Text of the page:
FASB Announces New Simplified Financial Accounting Rules for Qualified Investors in Low-Income Housing Tax Credit (LIHTC) ProjectsFebruary 2014 – Advisories
The Financial Accounting Standards Board (FASB) has announced new simplified financial accounting rules for qualified investors in Low-Income Housing Tax Credit (LIHTC) projects. The rule change will make it easier for investors to opt out of the Equity Method of accounting for LIHTC investments and instead use the new Proportional Amortization Method. The main benefit is improved clarity and simplicity in financial reporting: passed through losses from a LIHTC investment will appear on the investor’s income statement “below the line” along with the LIHTC and other tax items. In addition, the new method also provides for a relatively simple amortization calculation. Previously, those few investors who were able to opt for below-the-line loss reporting had relatively complicated calculations to do under the Effective Yield Method.
Improved Appearance on Financial Reports
The Equity Method requires investors to account separately for their share of passed-through operating losses from the LIHTC investment entity and their allocated LIHTC. An Equity Method investor records the LIHTC investment as an asset. Then, as net operating income or losses occur in the LIHTC investment entity, the investor's share of the income or loss from the investment increases or decreases the book value of the investor’s asset. Because LIHTC projects typically operate at a net loss, the Equity Method investor will almost always report a net loss on its income statement (an “above the line” loss). This gives the appearance of a bad investment. The tax credits are reported separately as a component of the income tax costs of the investor (a “below the line” benefit). The fact that the loss was expected and that overall the investment has a positive impact on the income statement is then typically explained in one or more footnotes.
Investors using the Proportional Amortization Method will not record operating losses from the LIHTC investment entity on the income statement. Instead, investors will amortize the LIHTC investment, recording the amortization as a component of the investor’s income tax cost (or benefit) along with the LIHTC. Therefore, when the investment performs as expected, the annual result from the LIHTC investment will be reported as a below-the-line, after-tax benefit on the income statement. This method of reporting corresponds better to the economics of the LIHTC investment, since the tax credits are the dominant reason for the investment and the operating losses are incidental.
The Proportional Amortization Method simplifies the investor’s reporting as compared to the Effective Yield Method, which prior to the rule change was the alternative to the Equity Method. The Effective Yield Method allowed investors to report losses “below the line,” but its amortization method was complicated, requiring investors to get financial data from the investment entity.
The new Proportional Amortization Method allows the investor to amortize its initial LIHTC investment according to the percentage of tax benefits allocated to the investor in the current period divided by the total tax benefits that the investor expects to receive over the life of the investment. Because the tax credits generally are predictable and do not change over the life of the investment, for most investors the Proportional Amortization Method will result in relatively level amortization over time.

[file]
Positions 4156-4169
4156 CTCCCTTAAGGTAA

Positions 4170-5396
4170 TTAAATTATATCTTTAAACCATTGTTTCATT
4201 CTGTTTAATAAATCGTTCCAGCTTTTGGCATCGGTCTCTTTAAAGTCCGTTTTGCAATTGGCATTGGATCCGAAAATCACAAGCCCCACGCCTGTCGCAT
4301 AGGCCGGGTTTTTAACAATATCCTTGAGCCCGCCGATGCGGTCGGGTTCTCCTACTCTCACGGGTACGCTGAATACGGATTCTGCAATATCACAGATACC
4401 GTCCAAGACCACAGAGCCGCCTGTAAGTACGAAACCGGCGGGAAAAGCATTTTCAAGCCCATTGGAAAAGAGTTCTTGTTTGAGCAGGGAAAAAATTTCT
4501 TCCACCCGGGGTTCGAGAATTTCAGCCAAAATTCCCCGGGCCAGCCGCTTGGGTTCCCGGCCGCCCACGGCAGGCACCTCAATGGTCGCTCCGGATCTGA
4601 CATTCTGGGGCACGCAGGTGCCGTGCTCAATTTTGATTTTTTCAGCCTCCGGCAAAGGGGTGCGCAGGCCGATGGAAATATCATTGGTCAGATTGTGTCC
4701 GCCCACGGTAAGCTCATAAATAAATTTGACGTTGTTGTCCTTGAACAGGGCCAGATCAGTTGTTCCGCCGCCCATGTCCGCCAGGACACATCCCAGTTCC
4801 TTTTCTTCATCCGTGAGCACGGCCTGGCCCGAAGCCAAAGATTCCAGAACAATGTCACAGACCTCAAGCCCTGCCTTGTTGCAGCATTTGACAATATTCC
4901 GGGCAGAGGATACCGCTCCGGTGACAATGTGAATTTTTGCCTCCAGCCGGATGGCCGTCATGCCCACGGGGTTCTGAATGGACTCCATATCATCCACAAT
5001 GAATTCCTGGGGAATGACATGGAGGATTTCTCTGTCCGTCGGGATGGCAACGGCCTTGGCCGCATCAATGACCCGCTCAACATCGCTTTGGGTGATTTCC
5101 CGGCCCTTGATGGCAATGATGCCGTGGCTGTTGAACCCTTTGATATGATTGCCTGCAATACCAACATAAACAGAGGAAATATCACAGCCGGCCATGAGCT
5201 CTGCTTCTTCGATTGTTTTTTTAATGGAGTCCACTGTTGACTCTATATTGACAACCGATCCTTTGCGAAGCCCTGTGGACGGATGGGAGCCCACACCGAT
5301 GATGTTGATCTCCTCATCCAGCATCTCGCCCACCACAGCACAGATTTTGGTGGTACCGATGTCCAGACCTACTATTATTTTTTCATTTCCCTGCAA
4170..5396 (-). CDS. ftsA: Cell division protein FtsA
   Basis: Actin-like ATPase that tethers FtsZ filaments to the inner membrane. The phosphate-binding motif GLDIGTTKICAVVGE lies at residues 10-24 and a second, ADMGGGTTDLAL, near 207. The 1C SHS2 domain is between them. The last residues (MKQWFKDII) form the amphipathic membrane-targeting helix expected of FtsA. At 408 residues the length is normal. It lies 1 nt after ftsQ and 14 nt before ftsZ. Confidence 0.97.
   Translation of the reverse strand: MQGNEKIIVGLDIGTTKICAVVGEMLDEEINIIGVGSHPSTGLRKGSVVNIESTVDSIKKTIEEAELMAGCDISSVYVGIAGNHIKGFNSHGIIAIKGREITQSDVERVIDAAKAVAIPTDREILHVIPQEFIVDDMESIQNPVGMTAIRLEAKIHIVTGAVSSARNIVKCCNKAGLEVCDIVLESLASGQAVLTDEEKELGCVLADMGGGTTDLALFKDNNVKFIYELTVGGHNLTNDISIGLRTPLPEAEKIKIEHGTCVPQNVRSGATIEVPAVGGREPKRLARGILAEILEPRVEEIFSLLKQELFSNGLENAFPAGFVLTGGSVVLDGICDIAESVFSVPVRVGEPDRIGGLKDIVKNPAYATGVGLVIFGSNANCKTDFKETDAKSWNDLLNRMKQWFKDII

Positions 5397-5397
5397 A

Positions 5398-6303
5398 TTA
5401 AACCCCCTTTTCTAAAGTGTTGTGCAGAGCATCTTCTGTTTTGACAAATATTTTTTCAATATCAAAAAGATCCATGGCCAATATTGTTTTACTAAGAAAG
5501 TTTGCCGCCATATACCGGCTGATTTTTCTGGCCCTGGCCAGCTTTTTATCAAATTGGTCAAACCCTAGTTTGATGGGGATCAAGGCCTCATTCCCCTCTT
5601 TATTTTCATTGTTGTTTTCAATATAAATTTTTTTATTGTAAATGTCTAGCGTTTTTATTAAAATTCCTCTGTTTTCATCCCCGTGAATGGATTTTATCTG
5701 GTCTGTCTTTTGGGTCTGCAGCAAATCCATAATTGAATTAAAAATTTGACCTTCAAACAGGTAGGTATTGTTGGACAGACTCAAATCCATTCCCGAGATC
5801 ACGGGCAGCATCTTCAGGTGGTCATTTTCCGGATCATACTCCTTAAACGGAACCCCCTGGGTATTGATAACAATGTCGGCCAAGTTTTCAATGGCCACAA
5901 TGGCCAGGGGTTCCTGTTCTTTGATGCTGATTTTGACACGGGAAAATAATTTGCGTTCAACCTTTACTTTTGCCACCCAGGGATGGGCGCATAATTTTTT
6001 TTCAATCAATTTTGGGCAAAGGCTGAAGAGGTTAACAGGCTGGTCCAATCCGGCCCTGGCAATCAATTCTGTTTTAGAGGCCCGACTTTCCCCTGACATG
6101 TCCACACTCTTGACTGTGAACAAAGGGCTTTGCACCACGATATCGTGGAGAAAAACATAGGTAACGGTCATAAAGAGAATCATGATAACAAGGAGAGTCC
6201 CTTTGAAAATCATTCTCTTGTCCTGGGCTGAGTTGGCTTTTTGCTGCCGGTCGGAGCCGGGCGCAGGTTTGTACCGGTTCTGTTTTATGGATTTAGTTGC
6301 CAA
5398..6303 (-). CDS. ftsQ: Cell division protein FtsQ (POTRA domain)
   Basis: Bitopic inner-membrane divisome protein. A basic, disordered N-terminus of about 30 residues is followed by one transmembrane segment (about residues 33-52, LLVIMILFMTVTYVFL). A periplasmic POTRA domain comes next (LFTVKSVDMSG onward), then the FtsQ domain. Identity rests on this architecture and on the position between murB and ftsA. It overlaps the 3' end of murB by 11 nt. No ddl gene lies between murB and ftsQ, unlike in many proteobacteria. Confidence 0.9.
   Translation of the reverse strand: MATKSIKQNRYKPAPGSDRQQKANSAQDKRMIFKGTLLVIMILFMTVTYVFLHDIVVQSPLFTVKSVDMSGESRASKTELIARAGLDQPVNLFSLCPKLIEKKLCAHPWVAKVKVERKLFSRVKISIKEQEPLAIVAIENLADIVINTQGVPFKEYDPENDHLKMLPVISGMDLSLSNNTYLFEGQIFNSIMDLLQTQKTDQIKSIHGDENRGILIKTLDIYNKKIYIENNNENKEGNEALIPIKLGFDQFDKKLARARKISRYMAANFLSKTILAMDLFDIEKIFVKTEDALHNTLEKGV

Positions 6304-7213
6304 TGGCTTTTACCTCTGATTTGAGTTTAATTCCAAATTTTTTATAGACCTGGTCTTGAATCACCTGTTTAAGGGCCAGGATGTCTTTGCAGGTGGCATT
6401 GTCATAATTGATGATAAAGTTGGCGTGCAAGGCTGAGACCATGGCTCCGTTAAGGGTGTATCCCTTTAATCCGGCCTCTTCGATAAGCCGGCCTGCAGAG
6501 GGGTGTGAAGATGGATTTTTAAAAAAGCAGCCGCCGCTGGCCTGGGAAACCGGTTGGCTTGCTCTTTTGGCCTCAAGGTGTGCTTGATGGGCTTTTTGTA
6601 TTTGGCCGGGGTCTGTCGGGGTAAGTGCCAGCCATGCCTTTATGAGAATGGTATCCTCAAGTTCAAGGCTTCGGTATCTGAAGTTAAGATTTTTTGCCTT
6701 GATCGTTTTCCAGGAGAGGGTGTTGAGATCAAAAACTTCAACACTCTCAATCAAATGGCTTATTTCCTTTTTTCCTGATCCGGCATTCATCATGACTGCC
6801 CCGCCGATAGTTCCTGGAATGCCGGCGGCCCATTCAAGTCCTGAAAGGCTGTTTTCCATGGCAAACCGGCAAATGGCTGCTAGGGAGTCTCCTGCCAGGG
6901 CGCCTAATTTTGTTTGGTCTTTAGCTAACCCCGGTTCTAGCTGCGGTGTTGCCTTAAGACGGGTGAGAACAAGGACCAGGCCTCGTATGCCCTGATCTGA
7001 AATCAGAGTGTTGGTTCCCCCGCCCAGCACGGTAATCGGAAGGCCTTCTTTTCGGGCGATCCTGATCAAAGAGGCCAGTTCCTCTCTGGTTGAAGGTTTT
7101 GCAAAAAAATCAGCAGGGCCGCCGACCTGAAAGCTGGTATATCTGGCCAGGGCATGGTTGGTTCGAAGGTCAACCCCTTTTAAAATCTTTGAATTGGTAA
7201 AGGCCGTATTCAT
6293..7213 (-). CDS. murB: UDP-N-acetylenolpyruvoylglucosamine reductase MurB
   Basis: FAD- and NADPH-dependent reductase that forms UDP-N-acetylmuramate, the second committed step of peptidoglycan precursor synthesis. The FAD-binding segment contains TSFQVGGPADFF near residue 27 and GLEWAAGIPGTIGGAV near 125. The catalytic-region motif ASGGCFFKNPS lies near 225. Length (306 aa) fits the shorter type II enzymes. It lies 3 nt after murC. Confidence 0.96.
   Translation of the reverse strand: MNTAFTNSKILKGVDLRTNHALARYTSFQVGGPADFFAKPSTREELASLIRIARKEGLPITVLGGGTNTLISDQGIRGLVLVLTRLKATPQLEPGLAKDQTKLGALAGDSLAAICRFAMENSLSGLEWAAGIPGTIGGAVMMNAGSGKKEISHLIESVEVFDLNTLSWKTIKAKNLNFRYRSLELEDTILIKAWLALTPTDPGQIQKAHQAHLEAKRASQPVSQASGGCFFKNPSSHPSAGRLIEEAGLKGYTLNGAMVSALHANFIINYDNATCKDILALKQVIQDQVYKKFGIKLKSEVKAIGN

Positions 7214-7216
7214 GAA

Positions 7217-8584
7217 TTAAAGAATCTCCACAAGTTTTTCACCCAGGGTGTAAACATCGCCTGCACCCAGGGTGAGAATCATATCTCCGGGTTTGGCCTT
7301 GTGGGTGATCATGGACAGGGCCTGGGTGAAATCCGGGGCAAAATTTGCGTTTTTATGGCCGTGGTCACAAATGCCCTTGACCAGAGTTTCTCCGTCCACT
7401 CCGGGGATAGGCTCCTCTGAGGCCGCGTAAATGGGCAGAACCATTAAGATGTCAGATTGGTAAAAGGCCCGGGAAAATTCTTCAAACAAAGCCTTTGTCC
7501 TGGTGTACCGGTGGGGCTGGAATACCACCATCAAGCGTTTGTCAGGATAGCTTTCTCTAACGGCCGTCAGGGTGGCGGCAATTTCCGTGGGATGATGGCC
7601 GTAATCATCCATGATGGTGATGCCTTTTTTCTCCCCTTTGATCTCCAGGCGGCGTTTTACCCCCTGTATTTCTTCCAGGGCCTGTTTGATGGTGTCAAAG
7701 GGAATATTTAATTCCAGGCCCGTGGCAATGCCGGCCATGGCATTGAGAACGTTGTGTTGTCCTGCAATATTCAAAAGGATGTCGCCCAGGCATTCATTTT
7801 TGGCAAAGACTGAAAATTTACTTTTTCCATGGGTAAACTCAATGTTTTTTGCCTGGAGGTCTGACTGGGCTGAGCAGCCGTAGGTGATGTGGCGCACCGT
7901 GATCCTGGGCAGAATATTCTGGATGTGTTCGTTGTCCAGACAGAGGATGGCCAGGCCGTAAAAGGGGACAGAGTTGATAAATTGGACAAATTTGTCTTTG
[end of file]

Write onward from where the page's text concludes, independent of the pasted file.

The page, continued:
It should be noted that the Proportional Amortization Method also reduces the incentive for investors to get out of LIHTC projects after the tax credit period. Under this new method, investment amortization and tax credit reporting will be coterminous. Previously, after the tax credit period, investors were incentivized to sell out because of continued losses (because most investors used the Equity Method, these were usually above-the-line operating losses) with no offsetting tax credits.
To qualify for the Proportional Amortization Method, an investor must meet the following conditions:
- It is probable that the tax credits allocable to the investor will be available;
- The investor does not have the ability to exercise significant influence over the operating and financial policies of the investment entity;
- Substantially all of the projected benefits are from tax credits and other tax benefits (for example, tax benefits attributable to the operating losses of the investment);
- The investor's projected yield based solely on the cash flows from the tax credits and other tax benefits is positive;
- The investment entity is a limited liability entity; and
- The investor is a limited liability investor in the investment entity for both legal and tax purposes, and the investor's liability is limited to its capital investment.
FASB Rule Update No. 2014-01 can be found on the FASB website.
For additional information regarding tax credits, please contact your usual Goulston & Storrs attorney or any of the attorneys in Goulston & Storrs’ Tax Credits group:
This advisory should not be construed as legal advice or legal opinion on any specific facts or circumstances. The contents are intended for general informational purposes only, and you are urged to consult your own lawyer concerning your situation and any specific legal questions you may have.
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